New Asian American bakeries find bicultural sweet spot

From ube cakes to mochi muffins, bakeries that sweetly encapsulate what it is to grow up Asian and American have been popping up more in recent years. Their confections are a delectable vehicle for young and intrepid Asian Americans to celebrate their dual identity. AP Photo/Eric Risberg

OAKLAND, Calif. — For some Asian Americans, the dim sum cookie at Sunday Bakeshop here will taste like childhood.

It looks like a typical sugar cookie except with sesame seeds on top. But bite into the creamy, red bean center and it’s reminiscent of the fried, filled sesame balls served at a Chinese dim sum restaurant.

The concoction is pastry chef Elaine Lau’s nod to her grandmother, who would often make them. The baked goods that Lau’s team churns out — like hojicha chocolate croissants and Chinese White Rabbit candy cookies — aren’t going to be found in any bakery in Asia. There’s an intrinsic American sensibility at the nearly 3-month-old shop.

“Talking to some of the Asian Americans and other people that have tried some of our pastries, we get a lot of comments where they’re just like… ‘Oh this took me back several years,’ when they were growing up,” said Lau, 35, who was born in Oakland.

“For us, it’s kind of nice we can evoke some positive memories and feelings with our pastries.”

From ube cakes to mochi muffins, bakeries that sweetly encapsulate growing up Asian and American have been popping up more in recent years. Their confections are a delectable vehicle for young and intrepid Asian Americans to celebrate their dual identity.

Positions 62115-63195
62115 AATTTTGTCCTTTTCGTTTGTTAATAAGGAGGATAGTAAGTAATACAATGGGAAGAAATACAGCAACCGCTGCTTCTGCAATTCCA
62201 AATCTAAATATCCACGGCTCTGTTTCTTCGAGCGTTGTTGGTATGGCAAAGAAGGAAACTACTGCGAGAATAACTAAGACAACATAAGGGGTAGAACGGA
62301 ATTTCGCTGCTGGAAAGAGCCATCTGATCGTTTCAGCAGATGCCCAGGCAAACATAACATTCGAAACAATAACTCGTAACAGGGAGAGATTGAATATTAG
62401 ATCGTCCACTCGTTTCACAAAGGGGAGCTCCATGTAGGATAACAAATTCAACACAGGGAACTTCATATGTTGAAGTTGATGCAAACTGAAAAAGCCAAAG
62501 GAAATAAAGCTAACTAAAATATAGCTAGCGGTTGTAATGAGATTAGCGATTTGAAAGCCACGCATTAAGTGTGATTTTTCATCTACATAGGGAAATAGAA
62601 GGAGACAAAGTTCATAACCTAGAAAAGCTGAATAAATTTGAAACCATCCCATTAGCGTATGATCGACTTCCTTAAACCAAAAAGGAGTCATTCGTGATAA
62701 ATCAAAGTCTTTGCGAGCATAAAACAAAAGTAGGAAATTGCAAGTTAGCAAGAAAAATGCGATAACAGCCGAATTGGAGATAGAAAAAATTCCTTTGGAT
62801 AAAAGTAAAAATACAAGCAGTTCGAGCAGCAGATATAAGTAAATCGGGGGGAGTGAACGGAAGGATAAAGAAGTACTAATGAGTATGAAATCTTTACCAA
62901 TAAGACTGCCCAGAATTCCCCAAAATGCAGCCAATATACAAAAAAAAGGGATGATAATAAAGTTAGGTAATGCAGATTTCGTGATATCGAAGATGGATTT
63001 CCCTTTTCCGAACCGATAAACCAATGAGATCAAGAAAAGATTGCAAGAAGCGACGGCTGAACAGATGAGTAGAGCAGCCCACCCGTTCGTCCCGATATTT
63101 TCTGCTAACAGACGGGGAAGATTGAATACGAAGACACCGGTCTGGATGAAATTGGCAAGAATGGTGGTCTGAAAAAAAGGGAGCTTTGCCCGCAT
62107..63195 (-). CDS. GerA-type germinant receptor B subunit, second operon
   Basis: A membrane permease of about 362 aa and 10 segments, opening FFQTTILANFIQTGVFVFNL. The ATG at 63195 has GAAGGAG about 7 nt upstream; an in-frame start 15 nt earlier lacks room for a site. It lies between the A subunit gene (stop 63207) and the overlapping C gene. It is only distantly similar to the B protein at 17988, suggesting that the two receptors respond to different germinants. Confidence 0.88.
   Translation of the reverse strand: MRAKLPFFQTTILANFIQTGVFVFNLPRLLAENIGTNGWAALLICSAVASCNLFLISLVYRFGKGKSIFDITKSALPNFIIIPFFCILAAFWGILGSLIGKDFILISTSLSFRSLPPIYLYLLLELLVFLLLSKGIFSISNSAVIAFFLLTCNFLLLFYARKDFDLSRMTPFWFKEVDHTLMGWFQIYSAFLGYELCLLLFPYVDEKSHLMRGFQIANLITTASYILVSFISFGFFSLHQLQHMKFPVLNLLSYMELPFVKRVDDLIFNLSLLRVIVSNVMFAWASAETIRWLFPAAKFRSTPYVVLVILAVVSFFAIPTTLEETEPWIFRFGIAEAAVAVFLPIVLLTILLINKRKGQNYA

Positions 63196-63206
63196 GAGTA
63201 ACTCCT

Ingredients they found embarrassing as children are being blended with European or “traditional” American pastries into something new. Some of the bakers welcome the chance to dispel culinary and societal misconceptions, especially given months of anti-Asian hate.

A selection of assorted mochi muffins appear at the Third Culture Bakery in Berkeley, Calif., Thursday, Aug. 19, 2021. From ube cakes to mochi muffins, bakeries that sweetly encapsulate what it is to grow up Asian and American have been popping up more in recent years. Their confections are a delectable vehicle for young and intrepid Asian Americans to celebrate their dual identity. (AP Photo/Eric Risberg)

The experience of being an immigrant kid in between two very different cultures is what inspired the name and concept behind Third Culture Bakery, a few miles away from Sunday Bakeshop, in Berkeley. Open since 2018, it’s the brainchild of husbands Wenter Shyu, 31, and Sam Butarbutar, 32. Nine months into their courtship, they decided to open a bakery together and expand Butarbutar’s mochi muffin business beyond wholesale and pop-ups. The mochi muffin, still a signature item, is influenced by Butarbutar’s Indonesian roots and made with California-grown mochiko rice flour.

The operation has blossomed, with two locations in Colorado and a second San Francisco Bay Area store planned. Their menu includes mochi brownies and butter mochi doughnuts with glazes like matcha, ube and black sesame.

Shyu said many non-Asian patrons have never been exposed to some of the ingredients.

“It’s a lot of educating. Even when you educate and share where it comes from, people are judging it. It’s a very mixed bag. It’s also very rewarding because then you get to see their reaction trying this new thing they’ve never had in their life,” he said.

Shyu recalls some awkward situations, such as one in May when Third Culture was featured on a Denver TV station as part of Asian American Pacific Islander Heritage Month. The finished segment included “Oriental music” that